In my recent post about meetings in France I promised I’d write a separate post on regular meetings, so here it is. I will say up front that what I’m about to describe is by no means unique to France, and is common to all large companies.
One of the most baffling things I have seen in my career is managers presiding over small teams of less than ten people sitting in the same office needing both a weekly meeting and a weekly report to know what their staff are doing. When I ran a team I knew what they were doing because I wandered around the office talking to them individually; the meetings were purely to discuss common issues or interfaces between two or more people. I would have considered it a failure on my part if I only find out what someone on my team is doing in the weekly meeting. When I inherited a team back in Nigeria the first thing I did was cancel the daily meeting. I was quickly instructed by my line manager to restart them, as they were compulsory.
What I’ve seen from several managers is a regular meeting whereby he or she will sit the entire team around a table and ask each individual, one by one, what they are doing. If the employee is smart he’ll respond with a couple of quick sentences to the effect that everything’s under control, but in France in particular it’s important to show your line manager you’re busier than a barmaid when the USS Nimitz is anchored in the harbour. Therefore, it’s important to list every single activity you have done, or are about to do, up to and including brief phone calls with colleagues. Everything that’s said is diligently typed into a spreadsheet by the manager, often with one finger and excruciatingly slowly. Most of the time the manager has no idea what the subordinate is talking about, so starts to ask questions. This results in the subordinate having to explain the entire history of the project to date, just so his manager can understand. Everyone else has to sit through this in silence. It wouldn’t be so bad if the manager didn’t need half the stuff he was told last week repeated; this is why they are scheduled to last an hour and end up taking two. I once worked out these meetings cost the company around $5k in employee time at prevailing internal charge rates, and decided one day I’d point that out. My manager didn’t have any idea what I was talking about. I can only assume he thought having a bunch of middle-aged senior engineers sat around a table playing with their phones while he had lengthy conversations with one individual on a specific topic cost nothing.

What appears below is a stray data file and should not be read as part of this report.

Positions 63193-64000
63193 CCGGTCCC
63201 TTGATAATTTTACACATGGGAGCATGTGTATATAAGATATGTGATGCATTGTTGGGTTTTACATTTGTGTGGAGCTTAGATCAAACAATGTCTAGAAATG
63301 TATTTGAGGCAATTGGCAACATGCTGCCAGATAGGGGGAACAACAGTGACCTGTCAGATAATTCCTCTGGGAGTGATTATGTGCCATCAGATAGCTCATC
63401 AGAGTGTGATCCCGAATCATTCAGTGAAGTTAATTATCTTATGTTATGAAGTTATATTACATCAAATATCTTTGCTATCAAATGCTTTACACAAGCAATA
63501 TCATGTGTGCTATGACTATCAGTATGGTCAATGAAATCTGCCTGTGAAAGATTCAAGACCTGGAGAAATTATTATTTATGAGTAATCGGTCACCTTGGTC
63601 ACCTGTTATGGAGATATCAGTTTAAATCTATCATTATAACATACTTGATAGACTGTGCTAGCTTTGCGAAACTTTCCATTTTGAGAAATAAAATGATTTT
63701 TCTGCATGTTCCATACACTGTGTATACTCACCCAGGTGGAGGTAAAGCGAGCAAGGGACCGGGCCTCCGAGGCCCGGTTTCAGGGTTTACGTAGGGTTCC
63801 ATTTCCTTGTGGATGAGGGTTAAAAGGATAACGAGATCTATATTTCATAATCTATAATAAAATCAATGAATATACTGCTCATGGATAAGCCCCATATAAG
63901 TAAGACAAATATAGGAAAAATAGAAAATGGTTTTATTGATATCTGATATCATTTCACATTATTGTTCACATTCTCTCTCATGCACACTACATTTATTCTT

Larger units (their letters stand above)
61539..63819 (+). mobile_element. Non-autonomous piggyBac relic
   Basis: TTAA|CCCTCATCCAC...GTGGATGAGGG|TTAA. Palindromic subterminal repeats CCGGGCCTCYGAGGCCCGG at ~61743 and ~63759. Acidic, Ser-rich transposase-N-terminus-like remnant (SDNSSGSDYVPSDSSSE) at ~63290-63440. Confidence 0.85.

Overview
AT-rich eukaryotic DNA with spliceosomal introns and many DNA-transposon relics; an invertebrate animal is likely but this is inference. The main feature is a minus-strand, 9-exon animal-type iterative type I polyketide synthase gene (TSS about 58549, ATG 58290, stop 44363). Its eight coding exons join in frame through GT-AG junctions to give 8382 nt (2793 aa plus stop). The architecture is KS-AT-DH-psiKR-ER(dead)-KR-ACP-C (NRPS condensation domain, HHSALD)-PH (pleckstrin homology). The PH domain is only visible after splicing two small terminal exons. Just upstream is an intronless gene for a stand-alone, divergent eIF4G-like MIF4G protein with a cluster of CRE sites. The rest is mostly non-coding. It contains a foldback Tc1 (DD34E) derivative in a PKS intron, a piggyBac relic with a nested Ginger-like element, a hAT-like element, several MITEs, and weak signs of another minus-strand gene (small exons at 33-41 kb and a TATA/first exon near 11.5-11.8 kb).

There’s a reason for these meetings. A lot of modern managers see their departments as nothing more than a step on the career ladder, a status marker from which they can launch their next move upwards. They have very little interest in the actual running of the department, and many make it plainly obvious they see their team as an inconvenience. This is why they need information repeated to them so often: they have no real interest when you tell them the first time. When I was a manager I reckoned about 70-80% of my time was spent looking downwards, i.e. managing the people below me, and the remainder looking upwards, i.e. dealing with the organisation above me. But a lot of modern corporate managers spend around 95% of their time looking upwards, arselicking their way to the next promotion in pointless meetings, and spend almost no time getting to know their subordinates and managing them effectively. There’s a strong parallel here with how career politicians view their brief, and even the general population: the best way to describe Theresa May’s relationship with the British people is she finds them an inconvenience.
If you don’t interact with your team, and generally hide in your office avoiding them, you have to do something to demonstrate you’re still a manager. This explains their behaviour in meetings which I described in my previous post. But it also means you have no idea what’s going on, and if someone higher up the chain asks and you can’t answer you’re in trouble. Therefore, you need to hold your nose, meet with your team occasionally, and ask each one to explain what they’re doing so you’re prepared for any awkward questions on high. Astonishingly, this is actually considered management in some organisations.